Sunday, December 09, 2007

Last day of class

I taught two sections this semester of a course on social justice. I never write out what I am going to say--I have outlines, plans, but never anything word-for-word. At the end of one class, I sort of stumbled through a "here's what I hope for you" speech, and walked away thinking, "I sure wish I'd said...." So I wrote it down. And the next day, when the other section met for the last time, I mostly said, but at points actually read them this:

Whether you are Catholic or not, Christian or not, I hope that you come away with a deeper sense that a better world is possible and that you can work in small ways and/or in large ways to help make that possible

Again Catholic, Christian, or not, I hope that you have come to a deeper understanding that the Church is convinced that the gospel demands that all people, especially Christians, should work for justice in the world, and especially that they attend to the needs of the poor and marginalized. (I know the Church fails to live this, I know I—like most “first world” Christians—fail to live it, but) I hope that you have seen something more of the Church’s vision of a world where the dignity of the human person is respected, the common good is worked for, creation is cared for, and the poor and marginalized are included and have all that they need.

I also hope that those of you who do consider yourselves Christian have come to see that the Gospel demands more of you than going to Mass an hour every week on your way to the same ole American Dream the rest of the world is pursuing. I hope that this class has helped you to rethink a bit what you will do with your life. It’s funny. Sometimes I wonder if the next Dorothy Day, the next Daniel Berrigan, the next St. Francis, the next St. Therese of Liseuax might not be sitting in my class. Their lives, to borrow Daniel Berrigan’s line about Dorothy Day, were lived as though the truth is true.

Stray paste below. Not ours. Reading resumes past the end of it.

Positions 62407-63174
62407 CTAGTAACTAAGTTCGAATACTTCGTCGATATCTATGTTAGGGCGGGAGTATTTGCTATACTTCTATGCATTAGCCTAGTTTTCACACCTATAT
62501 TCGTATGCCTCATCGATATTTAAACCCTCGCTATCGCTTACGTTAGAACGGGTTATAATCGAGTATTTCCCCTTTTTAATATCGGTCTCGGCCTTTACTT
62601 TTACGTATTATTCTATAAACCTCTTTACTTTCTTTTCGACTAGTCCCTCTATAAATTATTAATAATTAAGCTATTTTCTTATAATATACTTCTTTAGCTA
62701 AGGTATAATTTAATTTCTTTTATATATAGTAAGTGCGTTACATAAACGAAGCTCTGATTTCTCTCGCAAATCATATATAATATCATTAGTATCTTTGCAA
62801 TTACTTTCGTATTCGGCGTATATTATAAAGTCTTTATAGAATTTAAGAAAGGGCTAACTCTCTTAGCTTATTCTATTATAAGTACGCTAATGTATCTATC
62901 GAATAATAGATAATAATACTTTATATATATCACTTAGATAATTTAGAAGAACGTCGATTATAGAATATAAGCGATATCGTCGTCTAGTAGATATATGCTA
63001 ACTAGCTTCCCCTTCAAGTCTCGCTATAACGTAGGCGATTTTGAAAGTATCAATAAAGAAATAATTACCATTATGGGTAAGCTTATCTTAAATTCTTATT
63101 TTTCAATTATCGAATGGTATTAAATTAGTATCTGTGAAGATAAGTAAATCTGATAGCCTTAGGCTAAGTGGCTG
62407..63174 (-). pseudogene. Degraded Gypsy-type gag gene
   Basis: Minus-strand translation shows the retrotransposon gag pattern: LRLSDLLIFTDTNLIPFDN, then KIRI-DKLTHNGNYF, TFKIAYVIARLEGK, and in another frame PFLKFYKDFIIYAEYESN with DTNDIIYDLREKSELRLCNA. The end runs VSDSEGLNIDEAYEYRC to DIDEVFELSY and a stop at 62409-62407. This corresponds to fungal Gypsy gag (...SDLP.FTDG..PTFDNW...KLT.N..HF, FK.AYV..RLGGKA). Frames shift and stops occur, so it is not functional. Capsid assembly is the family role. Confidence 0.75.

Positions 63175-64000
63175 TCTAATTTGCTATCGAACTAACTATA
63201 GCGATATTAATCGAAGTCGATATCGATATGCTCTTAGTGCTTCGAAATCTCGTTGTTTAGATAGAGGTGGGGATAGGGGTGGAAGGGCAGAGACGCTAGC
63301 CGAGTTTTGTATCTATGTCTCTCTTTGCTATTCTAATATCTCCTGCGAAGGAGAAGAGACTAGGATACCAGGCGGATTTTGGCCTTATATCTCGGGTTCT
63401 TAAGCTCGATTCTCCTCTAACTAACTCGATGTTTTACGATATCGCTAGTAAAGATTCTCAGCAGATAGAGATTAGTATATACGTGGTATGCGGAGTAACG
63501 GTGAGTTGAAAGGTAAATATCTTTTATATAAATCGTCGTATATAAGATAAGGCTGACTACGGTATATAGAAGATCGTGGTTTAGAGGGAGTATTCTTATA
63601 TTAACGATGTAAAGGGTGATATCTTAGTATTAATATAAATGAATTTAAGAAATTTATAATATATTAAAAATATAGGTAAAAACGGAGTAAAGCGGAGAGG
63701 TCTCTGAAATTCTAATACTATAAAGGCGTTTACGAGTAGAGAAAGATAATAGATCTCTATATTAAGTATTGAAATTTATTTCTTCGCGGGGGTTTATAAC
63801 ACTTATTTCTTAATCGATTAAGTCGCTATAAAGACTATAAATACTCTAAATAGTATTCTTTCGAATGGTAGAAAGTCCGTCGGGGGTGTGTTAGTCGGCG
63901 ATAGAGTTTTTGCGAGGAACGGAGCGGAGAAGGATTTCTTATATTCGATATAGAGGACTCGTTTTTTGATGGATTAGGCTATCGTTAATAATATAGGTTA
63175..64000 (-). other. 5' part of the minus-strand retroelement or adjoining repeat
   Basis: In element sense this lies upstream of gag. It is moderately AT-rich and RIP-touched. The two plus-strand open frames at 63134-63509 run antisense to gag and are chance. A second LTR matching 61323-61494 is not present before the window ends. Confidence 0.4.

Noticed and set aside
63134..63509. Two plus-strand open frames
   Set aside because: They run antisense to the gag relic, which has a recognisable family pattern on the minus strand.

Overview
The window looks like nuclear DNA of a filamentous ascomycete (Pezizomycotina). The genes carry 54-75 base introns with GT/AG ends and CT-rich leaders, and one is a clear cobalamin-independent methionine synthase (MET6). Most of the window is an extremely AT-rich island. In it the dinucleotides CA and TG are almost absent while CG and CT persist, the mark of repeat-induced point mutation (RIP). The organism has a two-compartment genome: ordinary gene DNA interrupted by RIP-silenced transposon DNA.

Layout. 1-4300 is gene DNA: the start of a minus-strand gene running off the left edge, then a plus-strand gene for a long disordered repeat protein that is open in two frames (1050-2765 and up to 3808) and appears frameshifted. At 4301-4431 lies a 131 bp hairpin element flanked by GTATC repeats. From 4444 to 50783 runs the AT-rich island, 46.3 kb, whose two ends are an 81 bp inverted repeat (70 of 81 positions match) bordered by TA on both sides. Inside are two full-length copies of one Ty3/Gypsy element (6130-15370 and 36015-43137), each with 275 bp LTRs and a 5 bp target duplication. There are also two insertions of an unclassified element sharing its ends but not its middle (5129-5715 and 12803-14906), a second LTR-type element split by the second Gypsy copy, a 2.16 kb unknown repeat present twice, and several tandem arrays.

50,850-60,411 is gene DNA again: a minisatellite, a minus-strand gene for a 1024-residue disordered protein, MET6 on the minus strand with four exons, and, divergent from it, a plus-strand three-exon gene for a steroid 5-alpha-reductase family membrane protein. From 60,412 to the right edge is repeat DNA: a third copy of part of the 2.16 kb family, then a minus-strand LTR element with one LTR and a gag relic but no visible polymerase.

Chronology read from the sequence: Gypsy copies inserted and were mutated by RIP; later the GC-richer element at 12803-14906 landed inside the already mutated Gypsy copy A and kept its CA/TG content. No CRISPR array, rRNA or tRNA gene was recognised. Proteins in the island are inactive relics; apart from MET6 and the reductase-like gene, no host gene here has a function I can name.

I know none of us will live it perfectly. But I hope this class has given you something to aspire to. The gospel that God so loved the world that He gave his only Son for us, and that we encounter Christ in each encounter with the least of these. I hope that all of us go forth from this semester together a bit more equipped to live as though that truth is true.

I loved watching their faces as I said the line about the next Dorothy Day being in the class. I actually added a line there about how they all had to start learning that truth sometime, somewhere. Why not here?

Anyway, it occurs to me that it is of course a good Advent message, heck, a good anytime-of-the-year challenge to all of us: let us live as though the truth is true. Of course, I'm also tempted to add: and if we don't know what's true, by God, let's start trying to figure it out!

Sunday, December 02, 2007

Happy New Year!

Well, the vestments have changed to purple, and a single candle of four is glowing on all the wreaths. It's always fascinated me that we have so many kinds of years--calendar years, school years, fiscal years, and, of course, liturgical years. So strange that this particular year begins as so much is coming to an end--the semester, the leaves, etc. It's also a bit scary to feel so scattered, overwhelmed, and not-ready-for-anything in the face of that for which advent would have us prepare. Find us ready, Lord.